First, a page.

Autism seminar in Cleveland brings together people, resources

Autism seminar in Cleveland brings together people, resources

June 24th, 2011 by Randall Higgins in News

Sondra Williams makes a presentation as the keynote speaker at the Thursday session of the Southeastern Autism Symposium at Lee University. The two-day event brings together families, physicians, educators, caregivers and other professionals.

Photo by John Rawlston /Times Free Press.

CLEVELAND, Tenn. - Sondra Williams was invited to speak directly to President Barack Obama about autism last year.

A high-functioning autistic, Williams now is an author and national speaker. But as a child she was nonverbal, not speaking at all until she was 3.

"People forget there's more to a person than autism," Williams said in her Thursday keynote address at the ninth annual Southeastern Autism Symposium at Lee University. "I do not 'suffer' from autism. It is what it is."

In her address, Williams, a mother of four, talked about the language, emotional and communication barriers between autistic people and others.

She read her poem, "They Say," about being diagnosed with Asperger syndrome, a type of autism. Afterward she said, "Sometimes people think we are not aware, when we are very much aware of what's going on around us."

The symposium ends today after a series of workshops on issues ranging from education to legislation.

The event began as a way to match families to resources, said Dr. Deborah Murray, dean of the Helen DeVos College of Education at Lee. Through the years, the symposium has covered a growing number of issues, she said.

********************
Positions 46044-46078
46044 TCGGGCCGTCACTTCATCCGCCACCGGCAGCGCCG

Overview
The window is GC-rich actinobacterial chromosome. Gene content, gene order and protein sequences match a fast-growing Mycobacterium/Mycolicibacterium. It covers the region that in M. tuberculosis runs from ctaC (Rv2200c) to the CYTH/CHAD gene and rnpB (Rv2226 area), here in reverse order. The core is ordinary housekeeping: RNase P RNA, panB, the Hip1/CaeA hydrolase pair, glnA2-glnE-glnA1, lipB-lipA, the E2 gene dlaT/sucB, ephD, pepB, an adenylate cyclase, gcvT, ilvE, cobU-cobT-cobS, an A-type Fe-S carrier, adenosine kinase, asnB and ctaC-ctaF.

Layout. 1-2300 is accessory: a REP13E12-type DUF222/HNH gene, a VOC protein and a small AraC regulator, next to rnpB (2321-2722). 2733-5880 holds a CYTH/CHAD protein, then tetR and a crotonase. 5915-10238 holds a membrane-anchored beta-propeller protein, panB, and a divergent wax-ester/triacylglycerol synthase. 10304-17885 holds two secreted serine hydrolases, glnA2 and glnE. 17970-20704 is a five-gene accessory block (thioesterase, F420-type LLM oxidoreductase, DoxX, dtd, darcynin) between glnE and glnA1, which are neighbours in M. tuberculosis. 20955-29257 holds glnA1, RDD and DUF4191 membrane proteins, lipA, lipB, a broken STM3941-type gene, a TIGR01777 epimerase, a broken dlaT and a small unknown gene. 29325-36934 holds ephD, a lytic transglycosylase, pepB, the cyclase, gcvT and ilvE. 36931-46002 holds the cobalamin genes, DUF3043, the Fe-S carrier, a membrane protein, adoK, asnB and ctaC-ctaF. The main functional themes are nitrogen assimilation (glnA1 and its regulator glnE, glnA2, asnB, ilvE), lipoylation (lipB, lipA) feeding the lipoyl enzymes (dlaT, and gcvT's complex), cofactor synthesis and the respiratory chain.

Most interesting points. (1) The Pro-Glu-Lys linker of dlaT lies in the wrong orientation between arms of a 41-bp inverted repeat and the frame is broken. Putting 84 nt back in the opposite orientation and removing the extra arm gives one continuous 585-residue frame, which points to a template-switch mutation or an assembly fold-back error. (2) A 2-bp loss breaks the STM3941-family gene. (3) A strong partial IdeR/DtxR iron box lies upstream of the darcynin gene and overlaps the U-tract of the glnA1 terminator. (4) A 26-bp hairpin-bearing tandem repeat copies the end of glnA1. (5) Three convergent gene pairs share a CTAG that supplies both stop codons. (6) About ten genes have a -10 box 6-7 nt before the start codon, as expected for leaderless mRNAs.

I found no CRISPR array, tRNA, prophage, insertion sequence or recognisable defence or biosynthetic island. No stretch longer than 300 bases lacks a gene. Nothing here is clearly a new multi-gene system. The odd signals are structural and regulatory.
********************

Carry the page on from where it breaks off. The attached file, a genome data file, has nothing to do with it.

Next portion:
"We try to take the community temperature each year," Murray said. "One of the big concerns now is transitions."

Whether the transition is from home to school, to a new school or to becoming an adult, it has become a central issue for those with autism, she said.

The autistic community is growing, too, said Dr. Rick Rader of Chattanooga's Orange Grove Center, also a symposium sponsor.

"There is a transition, too, from people shrugging their shoulders to recognizing it as a fact to be dealt with," Rader said.

One question is whether the incidence of autism is increasing, the definitions are changing or both, he said.

This year's symposium also included what new technology, ranging from iPads to tracking devices, can bring to an autistic person's life, Murray and Rader said.